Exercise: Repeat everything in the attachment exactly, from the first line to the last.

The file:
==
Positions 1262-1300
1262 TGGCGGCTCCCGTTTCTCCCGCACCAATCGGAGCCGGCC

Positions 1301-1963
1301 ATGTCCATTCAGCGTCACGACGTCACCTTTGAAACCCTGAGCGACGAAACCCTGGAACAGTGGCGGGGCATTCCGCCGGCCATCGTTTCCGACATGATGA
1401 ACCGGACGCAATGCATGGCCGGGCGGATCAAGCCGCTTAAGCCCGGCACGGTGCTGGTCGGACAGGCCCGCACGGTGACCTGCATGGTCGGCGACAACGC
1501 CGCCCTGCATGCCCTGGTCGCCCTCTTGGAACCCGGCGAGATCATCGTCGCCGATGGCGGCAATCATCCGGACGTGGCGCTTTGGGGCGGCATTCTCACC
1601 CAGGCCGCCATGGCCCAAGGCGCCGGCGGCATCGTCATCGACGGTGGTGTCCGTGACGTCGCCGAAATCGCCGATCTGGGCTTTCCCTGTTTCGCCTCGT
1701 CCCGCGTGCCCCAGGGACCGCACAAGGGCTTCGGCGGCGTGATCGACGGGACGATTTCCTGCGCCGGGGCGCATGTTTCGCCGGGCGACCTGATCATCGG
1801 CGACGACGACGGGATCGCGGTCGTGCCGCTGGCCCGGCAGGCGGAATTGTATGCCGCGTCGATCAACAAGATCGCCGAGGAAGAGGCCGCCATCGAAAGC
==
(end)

Positions 1262-1300
1262 TGGCGGCTCCCGTTTCTCCCGCACCAATCGGAGCCGGCC

Positions 1301-1963
1301 ATGTCCATTCAGCGTCACGACGTCACCTTTGAAACCCTGAGCGACGAAACCCTGGAACAGTGGCGGGGCATTCCGCCGGCCATCGTTTCCGACATGATGA
1401 ACCGGACGCAATGCATGGCCGGGCGGATCAAGCCGCTTAAGCCCGGCACGGTGCTGGTCGGACAGGCCCGCACGGTGACCTGCATGGTCGGCGACAACGC
1501 CGCCCTGCATGCCCTGGTCGCCCTCTTGGAACCCGGCGAGATCATCGTCGCCGATGGCGGCAATCATCCGGACGTGGCGCTTTGGGGCGGCATTCTCACC
1601 CAGGCCGCCATGGCCCAAGGCGCCGGCGGCATCGTCATCGACGGTGGTGTCCGTGACGTCGCCGAAATCGCCGATCTGGGCTTTCCCTGTTTCGCCTCGT
1701 CCCGCGTGCCCCAGGGACCGCACAAGGGCTTCGGCGGCGTGATCGACGGGACGATTTCCTGCGCCGGGGCGCATGTTTCGCCGGGCGACCTGATCATCGG
1801 CGACGACGACGGGATCGCGGTCGTGCCGCTGGCCCGGCAGGCGGAATTGTATGCCGCGTCGATCAACAAGATCGCCGAGGAAGAGGCCGCCATCGAAAGC